By Joseph Santoliquito

NEWTOWN SQUARE (CBS) — A numbing feeling crept in when the news quickly circulated. The kind of news no one wants to hear. Tweets and texts no one wants to believe.

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One instant their teammate, their friend, Paul Pratt, was there in the same boat they were in. And the next moment, the Episcopal Academy crew team heard he was gone.

Pratt, a junior on the Churchmen’s heavyweight four boat, was killed in a one-car accident on Thursday, May 16. The next day, his friends had to carry on without him in the prestigious Stotesbury Cup Regatta.

Episcopal placed third in the Stotesbury and something pretty remarkable happened next. A group of young men that spoke among each other about carrying on under extreme circumstances went on to win the Scholastic Rowing Association of America National Regatta on the Cooper River (New Jersey) May 24-25.

Now they’re aiming — buoyed by the mantra “Pulling for Paul” — at the USRowing Youth National Championships this weekend (June 7-9) on Melton Hill Lake in Oak Ridge, Tenn.

It’s been an arduous journey for Episcopal crew coach Molly Konopka and her team, made up of Nick Mead, James Konopka (Molly’s son), Andrew Giannetta, Guillaume Furey and Jack Alden, plus coxswain Jimmy Larkin.

“As a coach, you always tell kids they can do what they really don’t think they can do, and this is another example,” said Molly Konopka, the Churchmen’s coach since 1997. “Physically, you might say you can’t go any further, and find you can go further. That’s what this group of kids found out. Emotionally, you think ‘I don’t think I can do this.’ In fact, you can. It’s hard and it’s sad, but the kids can do it.

“We do it to honor Paul. What’s the most wonderful about this situation is we have a whole team of 50 kids that were completely supportive of each other. They weren’t thinking about themselves. They were thinking about everyone around them. It’s been an amazing thing to see.”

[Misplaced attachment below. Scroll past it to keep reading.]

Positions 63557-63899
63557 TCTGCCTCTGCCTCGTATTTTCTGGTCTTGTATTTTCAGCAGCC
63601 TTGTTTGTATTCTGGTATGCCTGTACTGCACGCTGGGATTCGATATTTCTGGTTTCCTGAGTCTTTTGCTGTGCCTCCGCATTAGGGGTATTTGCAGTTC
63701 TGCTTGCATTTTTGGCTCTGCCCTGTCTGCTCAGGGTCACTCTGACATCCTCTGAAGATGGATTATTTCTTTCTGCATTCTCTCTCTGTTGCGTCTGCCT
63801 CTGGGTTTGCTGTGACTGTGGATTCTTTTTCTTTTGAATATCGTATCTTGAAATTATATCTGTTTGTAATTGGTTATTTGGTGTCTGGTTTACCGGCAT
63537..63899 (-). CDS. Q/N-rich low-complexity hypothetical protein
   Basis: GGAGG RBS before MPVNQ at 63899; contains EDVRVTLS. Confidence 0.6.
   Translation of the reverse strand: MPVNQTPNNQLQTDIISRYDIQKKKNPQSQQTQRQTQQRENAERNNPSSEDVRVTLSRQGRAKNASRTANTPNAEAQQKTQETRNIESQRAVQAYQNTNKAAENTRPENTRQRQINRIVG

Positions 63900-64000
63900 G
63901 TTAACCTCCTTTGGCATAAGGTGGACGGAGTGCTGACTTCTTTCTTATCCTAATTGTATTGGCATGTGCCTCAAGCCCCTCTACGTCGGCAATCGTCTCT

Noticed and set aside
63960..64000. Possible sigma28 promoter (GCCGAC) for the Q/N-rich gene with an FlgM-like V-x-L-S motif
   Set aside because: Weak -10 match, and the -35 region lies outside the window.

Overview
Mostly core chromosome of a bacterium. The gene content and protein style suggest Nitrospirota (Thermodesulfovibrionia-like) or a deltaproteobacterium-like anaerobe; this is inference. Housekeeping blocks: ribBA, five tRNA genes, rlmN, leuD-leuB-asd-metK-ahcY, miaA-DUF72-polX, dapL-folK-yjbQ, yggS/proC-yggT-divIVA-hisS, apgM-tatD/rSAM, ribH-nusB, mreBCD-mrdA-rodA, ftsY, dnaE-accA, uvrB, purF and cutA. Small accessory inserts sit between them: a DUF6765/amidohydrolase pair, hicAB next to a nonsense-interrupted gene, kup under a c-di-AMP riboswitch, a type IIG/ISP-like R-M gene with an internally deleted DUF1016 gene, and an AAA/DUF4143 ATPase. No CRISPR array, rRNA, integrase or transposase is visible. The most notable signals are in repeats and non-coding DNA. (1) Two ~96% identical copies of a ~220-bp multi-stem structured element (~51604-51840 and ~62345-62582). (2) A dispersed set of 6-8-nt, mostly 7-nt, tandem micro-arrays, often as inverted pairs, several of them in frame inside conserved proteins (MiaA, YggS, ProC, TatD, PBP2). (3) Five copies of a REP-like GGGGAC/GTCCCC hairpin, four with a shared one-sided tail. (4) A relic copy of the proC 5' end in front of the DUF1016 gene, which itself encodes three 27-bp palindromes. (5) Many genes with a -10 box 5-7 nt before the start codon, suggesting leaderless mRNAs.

Episcopal’s crew team could have gone in one of two directions: Either shut down, or rise up. It’s obviously been the latter.

The Churchmen have been able to forge forward through teary eyes with memories of a kid who had a spontaneous sense of humor that could light up a room. Pratt overcame a debilitating hand injury when he lost portions of two fingers to still row.

In 2008, Episcopal won two national titles. But this tragedy has tested the resolve of this storied Pennsylvania rowing program.

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“We could have said ‘No, we can’t row’ and I don’t think anyone would have questioned that,” Molly said. “We discussed whether or not anyone should race. We decided it should be a choice for each boat. Paul was the best of adolescents. He was a big kid who was enthusiastic about everything. He got 80 years worth of life in his short 18 years. And I think Paul would want us to go on for him. He made things more fun because he worked so hard.”

Paul Pratt (credit: Episcopal Academy)

Paul Pratt (credit: Episcopal Academy)

Larkin entered Episcopal the same time Pratt did. Pratt had that depth of ability to make everyone around him better, make them demand more of themselves. Even at 5 a.m. when most high school athletes are asleep, Pratt was grinding on the river, bringing high energy to what in most cases could be lethargic mornings.

“It’s been a few weeks now and it still hasn’t sunk in yet,” Larkin said. “You spend all of this time with this kid and all of a sudden everything changes. Stotesbury was so helpful for us in figuring things out. But every day we’re in that boat, it reminds you of what’s happening and what we’re doing this for.”

James Konopka goes way back to fifth grade with Pratt.

“After we won the city championship last year, the tradition is you throw in the coxswain after you win — and only throw in the coxswain,” James recalled. “Paul decided that he, too, wanted to jump in. That was highly unusual, but then again, that was Paul. He was like that. He’d do something completely out of the blue and we’d all laugh.

“We were all together the previous day during practice, and the next morning my father woke me up telling me Paul was gone. I couldn’t believe it. We were all in a lot of shock. We got together to discuss if we should row or not. Then we all thought if Paul was here, he’d want us to row — so we row for him.”

Paul Pratt’s parents have watched the Episcopal crew closely. They were there cheering the Churchmen on at the scholastic nationals.

“You can still feel him, like he’s with us in the boat,” Larkin said. “There is a special motivation we have and we’ll take it with us to youth nationals. There was one point at scholastic nationals where I started yelling ‘Do it for Paul,’ and you could feel the boat pick right up out of the water.”

Joseph Santoliquito is a contributing sports blogger for CBS Philly.

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